She cringed as she felt a jolt, and the sudden shock of cold water touching her skin. Her descent hadn’t slowed as fast as she had hoped, and she had to aim toward a large body of water called the Pacific Ocean to break her fall. At the speed at which she was travelling, she would simply cause too much damage falling on land. The salt water quickly soothed her slightly burned skin as bubbles of steam surrounded her. She quickly regained her equilibrium and swam toward a bright light just above her.

“…And I saw the most beautiful thing in my life, Sharon. Lightning…I’d never seen it that close up before. I was so sure I was dead.”

Sharon laughed out loud. “You told me that whole story already, Reya. Just tell me what you’d do on a vacation.”

Renee gave Sharon a sly smile. Sharon was always the most impatient Velorian she had known. She guessed it was an Earth influence that she herself would learn in time. “Storm chasing, Sharon. Doesn’t that sound thrilling?”

“Eh.” Sharon waved one hand from side to side, silently offering Renee more tea. Renee declined. “I’ve had much more exciting things happen to me already. You just got here, Reya! Give it time, something scary will happen to you too.”

“Scary?” Renee shook her head. “The scariest thing that’s happened to me so far are those kids I kicked off the beach. They were drinking stuff I wouldn’t even touch. It’s practically jet fuel!”

Sharon choked on her tea at the mental image – kids sitting around a fuel truck from the airport, sipping the contents through a hose. “I’m sorry. It’s just funny, a mighty Protector fighting the dangers of alcohol abuse.”

“Hm.” Renee gave Sharon a mock frown. “I never liked that title. Not since I arrived here. I envy your job…at least you can legally go home once in a while. As far as Velor is concerned, this is my home until…until I’m reassigned.”

Sharon looked at Renee and froze as she took a sip of her homemade herbal tea. “You do know, Reya, one day you will be reassigned. Everyone is.”

“Hell, no!” Renee stood up and paced across Sharon’s covered porch, stopping to lean against one of it’s wooden support posts. “I love this place, Sharon. No…I’m in love with it. I don’t want to be sent to some war-torn cesspool just because this place is a little boring by Velorian standards.”

Sharon watched in silence as Renee retreated back to her chair and sat down quietly. She seemed to be saddened by discussion of the prospect of leaving Earth.

“I know that’s treason or something…but I can’t go. I’ve lost everything that was good in my life, Sharon. If I lose this place…I swear, I’ll go insane.”

Renee’s saddened eyes affected Sharon deeply. She remembered when she went through the same thing once…only she was weaker. She followed her duties and obligations – and regretted it ever since.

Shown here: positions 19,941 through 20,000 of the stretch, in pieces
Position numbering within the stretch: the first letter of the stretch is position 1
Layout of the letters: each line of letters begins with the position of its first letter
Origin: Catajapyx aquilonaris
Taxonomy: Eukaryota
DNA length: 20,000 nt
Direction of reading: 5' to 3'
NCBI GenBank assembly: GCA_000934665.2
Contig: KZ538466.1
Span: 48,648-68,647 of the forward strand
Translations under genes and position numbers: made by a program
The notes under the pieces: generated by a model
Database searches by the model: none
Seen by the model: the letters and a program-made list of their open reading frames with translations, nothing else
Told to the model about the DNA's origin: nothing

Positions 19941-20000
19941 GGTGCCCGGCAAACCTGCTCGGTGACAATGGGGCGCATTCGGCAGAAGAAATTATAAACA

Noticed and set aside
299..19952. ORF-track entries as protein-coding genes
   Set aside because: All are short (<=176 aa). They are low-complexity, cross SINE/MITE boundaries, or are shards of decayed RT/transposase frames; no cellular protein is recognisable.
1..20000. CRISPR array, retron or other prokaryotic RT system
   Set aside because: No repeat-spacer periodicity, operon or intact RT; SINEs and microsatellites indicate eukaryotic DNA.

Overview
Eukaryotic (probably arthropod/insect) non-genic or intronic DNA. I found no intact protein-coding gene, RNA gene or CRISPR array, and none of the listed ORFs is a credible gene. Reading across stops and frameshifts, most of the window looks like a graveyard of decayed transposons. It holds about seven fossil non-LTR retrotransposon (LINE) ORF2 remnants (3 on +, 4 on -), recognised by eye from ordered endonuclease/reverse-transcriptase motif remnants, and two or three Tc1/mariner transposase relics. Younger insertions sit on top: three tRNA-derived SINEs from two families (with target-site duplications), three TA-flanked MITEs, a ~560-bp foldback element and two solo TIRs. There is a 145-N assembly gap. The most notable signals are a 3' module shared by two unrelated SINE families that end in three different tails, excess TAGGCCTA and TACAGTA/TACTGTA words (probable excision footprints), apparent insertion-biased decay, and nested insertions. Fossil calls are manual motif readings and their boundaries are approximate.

Sharon sighed deeply and slowly rose to her feet. Renee still sat in the chair, her eyes carried the fear and sadness that Sharon imagined she shared with her father on the day of her assignment. “Look, Reya…this is your destiny. You were brought up for this life–”

“Well…maybe I wasn’t ready”, Renee interrupted in a soft voice.

“You completed the rites, Reya. It’s a contract…you’ve accepted the task of serving Velor.” Sharon kneeled next to the chair Renee sat in and gently hugged her across the shoulders. She began to worry that maybe, just once, a Protector was released before she was ready. It was already unusual that she had been released from Velor at the age of 20 instead of 18, as was custom. “I understand how you feel. Do you know how many times I had to leave everything behind?”

Renee nodded softly as Sharon urged her to rise to her feet. “I don’t know what I would do if I didn’t have you to help me.”

Sharon smiled. “Then you’d learn just as I did…the hard way. Now go home and get some sleep, Reya. You had a long day.”

The highly tuned four-cylinder engine of Renee’s police car roared a metallic growl as she took a hard corner to the right. The tires protested noisily, the scent of overheated rubber reaching her nostrils through the cooled air blowing in through the vents in the dashboard. A hard turn to the left corrected a slight drift of the car’s rear as she rounded the corner. Luckily, the car was built for speed and handling, or she may have eaten the concrete wall next to the freeway entrance for lunch.

She had turned off the audible sirens several minutes ago, as the high-pitched sound they made ate away at her nerves. She figured that in the sparse traffic around her, people would just notice the red, yellow, and blue flashing lights on the roof of her car, as well as the strobes hidden within all of the car’s lights.